Analysis of tropical cyclone intensification trends and variability in the North Atlantic Basin over the period 1970-2003

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Abstract

Over the past three decades, the sea-surface temperatures of the lower latitudes of the North Atlantic basin have increased while the lower-tropospheric temperatures show no upward trend. This differential warming of the atmosphere may have a destabilizing effect that could influence the development and intensification of tropical cyclones (TCs). In this investigation, we find that in general, TC intensification (a) is higher during the daytime period and during the later months of the storm season, (b) tends to be higher in the western portion of the North Atlantic basin, and (c) is not explained by current month or antecedent SSTs. Any changes associated with warming of the surface compared to a smaller temperature rise in the lower-troposphere (and resultant changes in atmospheric stability) have not produced detectable impacts on intensification rates of tropical cyclones in the North Atlantic basin.

Original languageEnglish (US)
Pages (from-to)45-51
Number of pages7
JournalMeteorology and Atmospheric Physics
Volume93
Issue number1-2
DOIs
StatePublished - Jun 2006

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tropical cyclone
sea surface temperature
warming
basin
troposphere
temperature
atmosphere
analysis
trend

ASJC Scopus subject areas

  • Atmospheric Science

Cite this

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abstract = "Over the past three decades, the sea-surface temperatures of the lower latitudes of the North Atlantic basin have increased while the lower-tropospheric temperatures show no upward trend. This differential warming of the atmosphere may have a destabilizing effect that could influence the development and intensification of tropical cyclones (TCs). In this investigation, we find that in general, TC intensification (a) is higher during the daytime period and during the later months of the storm season, (b) tends to be higher in the western portion of the North Atlantic basin, and (c) is not explained by current month or antecedent SSTs. Any changes associated with warming of the surface compared to a smaller temperature rise in the lower-troposphere (and resultant changes in atmospheric stability) have not produced detectable impacts on intensification rates of tropical cyclones in the North Atlantic basin.",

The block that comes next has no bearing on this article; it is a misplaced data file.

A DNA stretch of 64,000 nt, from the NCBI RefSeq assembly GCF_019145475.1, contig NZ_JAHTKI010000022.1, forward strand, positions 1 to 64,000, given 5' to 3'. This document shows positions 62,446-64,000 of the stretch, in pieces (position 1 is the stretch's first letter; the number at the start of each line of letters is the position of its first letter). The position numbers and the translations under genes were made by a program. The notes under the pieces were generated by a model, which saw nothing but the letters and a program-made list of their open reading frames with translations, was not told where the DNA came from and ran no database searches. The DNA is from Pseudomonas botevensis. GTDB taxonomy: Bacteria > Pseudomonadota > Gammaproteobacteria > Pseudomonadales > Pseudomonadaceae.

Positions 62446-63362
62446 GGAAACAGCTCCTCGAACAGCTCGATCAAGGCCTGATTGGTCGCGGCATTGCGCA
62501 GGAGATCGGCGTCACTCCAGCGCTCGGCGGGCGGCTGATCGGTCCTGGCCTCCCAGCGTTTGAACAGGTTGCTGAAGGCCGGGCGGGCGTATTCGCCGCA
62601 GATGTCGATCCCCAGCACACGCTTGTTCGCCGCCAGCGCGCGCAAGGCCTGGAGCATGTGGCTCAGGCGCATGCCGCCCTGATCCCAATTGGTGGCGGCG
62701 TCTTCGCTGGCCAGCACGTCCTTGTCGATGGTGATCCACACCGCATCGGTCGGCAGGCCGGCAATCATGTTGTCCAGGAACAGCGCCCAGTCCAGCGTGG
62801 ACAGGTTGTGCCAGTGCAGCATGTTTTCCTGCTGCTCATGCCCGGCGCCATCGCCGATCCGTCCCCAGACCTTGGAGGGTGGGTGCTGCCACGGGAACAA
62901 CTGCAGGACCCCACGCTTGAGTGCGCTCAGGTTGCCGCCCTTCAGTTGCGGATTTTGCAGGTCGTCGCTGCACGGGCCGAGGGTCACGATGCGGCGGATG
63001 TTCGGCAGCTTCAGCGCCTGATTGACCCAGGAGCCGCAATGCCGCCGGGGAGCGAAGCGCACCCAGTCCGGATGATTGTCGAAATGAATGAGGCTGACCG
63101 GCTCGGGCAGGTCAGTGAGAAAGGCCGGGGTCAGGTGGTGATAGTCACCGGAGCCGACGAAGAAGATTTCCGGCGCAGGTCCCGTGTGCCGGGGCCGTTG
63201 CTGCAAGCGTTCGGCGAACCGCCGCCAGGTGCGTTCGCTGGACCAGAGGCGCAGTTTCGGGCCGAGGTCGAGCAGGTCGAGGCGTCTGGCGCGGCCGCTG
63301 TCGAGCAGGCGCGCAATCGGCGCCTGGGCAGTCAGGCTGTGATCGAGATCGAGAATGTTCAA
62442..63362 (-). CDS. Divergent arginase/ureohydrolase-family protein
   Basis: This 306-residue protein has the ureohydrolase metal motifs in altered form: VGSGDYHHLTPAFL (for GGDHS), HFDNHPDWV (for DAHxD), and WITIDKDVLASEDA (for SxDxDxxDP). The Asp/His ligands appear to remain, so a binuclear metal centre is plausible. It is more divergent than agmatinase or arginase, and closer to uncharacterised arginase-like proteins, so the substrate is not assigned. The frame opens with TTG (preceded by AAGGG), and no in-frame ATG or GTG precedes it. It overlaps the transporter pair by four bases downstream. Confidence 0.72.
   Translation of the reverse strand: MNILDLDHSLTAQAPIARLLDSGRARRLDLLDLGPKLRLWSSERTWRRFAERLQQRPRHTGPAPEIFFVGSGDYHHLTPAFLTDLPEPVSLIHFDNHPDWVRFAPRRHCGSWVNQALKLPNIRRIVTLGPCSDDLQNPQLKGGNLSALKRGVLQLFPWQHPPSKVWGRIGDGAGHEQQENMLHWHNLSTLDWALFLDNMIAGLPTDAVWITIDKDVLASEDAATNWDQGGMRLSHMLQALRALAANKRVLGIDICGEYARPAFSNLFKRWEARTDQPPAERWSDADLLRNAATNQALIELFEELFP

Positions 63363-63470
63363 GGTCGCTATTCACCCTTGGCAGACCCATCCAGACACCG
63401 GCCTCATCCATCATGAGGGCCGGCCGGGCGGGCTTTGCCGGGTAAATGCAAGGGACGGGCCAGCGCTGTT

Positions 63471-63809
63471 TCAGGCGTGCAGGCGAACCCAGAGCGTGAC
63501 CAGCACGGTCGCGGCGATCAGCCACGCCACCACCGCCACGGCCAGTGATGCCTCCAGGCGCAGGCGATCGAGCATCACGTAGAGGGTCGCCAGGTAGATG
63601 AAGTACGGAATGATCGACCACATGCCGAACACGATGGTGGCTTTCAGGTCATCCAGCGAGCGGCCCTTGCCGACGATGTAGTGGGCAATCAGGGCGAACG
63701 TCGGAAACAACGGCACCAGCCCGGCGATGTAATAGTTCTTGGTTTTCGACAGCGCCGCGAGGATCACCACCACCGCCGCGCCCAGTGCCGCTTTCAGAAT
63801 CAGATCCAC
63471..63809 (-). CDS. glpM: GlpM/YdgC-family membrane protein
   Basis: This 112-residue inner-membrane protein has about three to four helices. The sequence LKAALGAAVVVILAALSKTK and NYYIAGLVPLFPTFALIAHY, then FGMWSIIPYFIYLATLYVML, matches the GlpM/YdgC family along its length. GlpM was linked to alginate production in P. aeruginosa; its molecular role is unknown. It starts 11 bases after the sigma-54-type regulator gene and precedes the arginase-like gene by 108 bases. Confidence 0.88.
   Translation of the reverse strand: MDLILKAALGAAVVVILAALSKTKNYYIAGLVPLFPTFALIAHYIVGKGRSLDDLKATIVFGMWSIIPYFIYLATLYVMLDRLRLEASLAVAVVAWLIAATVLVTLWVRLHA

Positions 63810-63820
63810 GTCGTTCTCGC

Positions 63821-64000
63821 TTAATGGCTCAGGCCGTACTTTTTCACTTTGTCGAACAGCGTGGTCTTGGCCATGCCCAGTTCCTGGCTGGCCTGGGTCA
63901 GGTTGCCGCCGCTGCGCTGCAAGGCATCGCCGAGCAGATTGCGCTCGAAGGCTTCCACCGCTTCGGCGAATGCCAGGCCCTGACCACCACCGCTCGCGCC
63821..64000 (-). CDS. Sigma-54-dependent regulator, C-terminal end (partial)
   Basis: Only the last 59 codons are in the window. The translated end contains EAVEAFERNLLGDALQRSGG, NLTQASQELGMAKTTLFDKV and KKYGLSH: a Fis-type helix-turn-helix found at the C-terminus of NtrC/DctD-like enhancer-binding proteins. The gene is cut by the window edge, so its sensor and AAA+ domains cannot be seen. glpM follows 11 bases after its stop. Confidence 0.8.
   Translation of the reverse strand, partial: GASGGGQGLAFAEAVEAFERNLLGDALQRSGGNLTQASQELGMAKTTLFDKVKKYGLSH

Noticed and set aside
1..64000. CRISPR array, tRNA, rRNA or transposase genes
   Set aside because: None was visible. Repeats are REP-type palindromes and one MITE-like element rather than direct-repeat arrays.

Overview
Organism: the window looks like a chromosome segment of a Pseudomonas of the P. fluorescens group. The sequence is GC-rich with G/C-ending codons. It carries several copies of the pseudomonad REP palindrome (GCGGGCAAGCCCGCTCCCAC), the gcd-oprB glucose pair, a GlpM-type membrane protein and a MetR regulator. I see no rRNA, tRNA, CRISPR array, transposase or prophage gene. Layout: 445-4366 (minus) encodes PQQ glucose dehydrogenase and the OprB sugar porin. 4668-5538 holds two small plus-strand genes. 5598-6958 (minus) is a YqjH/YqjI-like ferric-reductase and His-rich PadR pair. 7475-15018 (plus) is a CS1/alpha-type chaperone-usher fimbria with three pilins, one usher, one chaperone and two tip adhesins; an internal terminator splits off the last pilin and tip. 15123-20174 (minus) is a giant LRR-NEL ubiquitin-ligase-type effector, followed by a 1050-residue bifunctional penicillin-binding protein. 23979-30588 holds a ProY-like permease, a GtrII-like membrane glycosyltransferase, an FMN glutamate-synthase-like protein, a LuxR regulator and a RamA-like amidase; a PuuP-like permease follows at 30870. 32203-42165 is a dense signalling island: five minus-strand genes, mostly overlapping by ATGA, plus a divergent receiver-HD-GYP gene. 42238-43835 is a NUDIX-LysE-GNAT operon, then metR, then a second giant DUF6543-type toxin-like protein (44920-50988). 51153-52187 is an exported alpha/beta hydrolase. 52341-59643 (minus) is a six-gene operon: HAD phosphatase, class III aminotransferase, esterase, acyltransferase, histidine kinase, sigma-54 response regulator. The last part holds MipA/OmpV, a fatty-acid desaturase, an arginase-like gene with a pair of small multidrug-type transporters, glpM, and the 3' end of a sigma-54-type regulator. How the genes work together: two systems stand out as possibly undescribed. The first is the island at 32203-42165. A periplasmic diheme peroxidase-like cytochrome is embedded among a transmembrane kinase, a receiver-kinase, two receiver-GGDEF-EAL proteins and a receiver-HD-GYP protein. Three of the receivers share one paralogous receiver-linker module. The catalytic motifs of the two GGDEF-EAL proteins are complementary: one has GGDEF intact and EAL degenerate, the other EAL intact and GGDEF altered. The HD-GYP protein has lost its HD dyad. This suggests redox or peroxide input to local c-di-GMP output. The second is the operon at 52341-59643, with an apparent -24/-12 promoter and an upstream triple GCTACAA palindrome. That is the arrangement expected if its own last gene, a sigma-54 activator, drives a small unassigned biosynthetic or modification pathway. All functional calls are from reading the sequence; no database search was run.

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AU - Cerveny, Randall

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AB - Over the past three decades, the sea-surface temperatures of the lower latitudes of the North Atlantic basin have increased while the lower-tropospheric temperatures show no upward trend. This differential warming of the atmosphere may have a destabilizing effect that could influence the development and intensification of tropical cyclones (TCs). In this investigation, we find that in general, TC intensification (a) is higher during the daytime period and during the later months of the storm season, (b) tends to be higher in the western portion of the North Atlantic basin, and (c) is not explained by current month or antecedent SSTs. Any changes associated with warming of the surface compared to a smaller temperature rise in the lower-troposphere (and resultant changes in atmospheric stability) have not produced detectable impacts on intensification rates of tropical cyclones in the North Atlantic basin.

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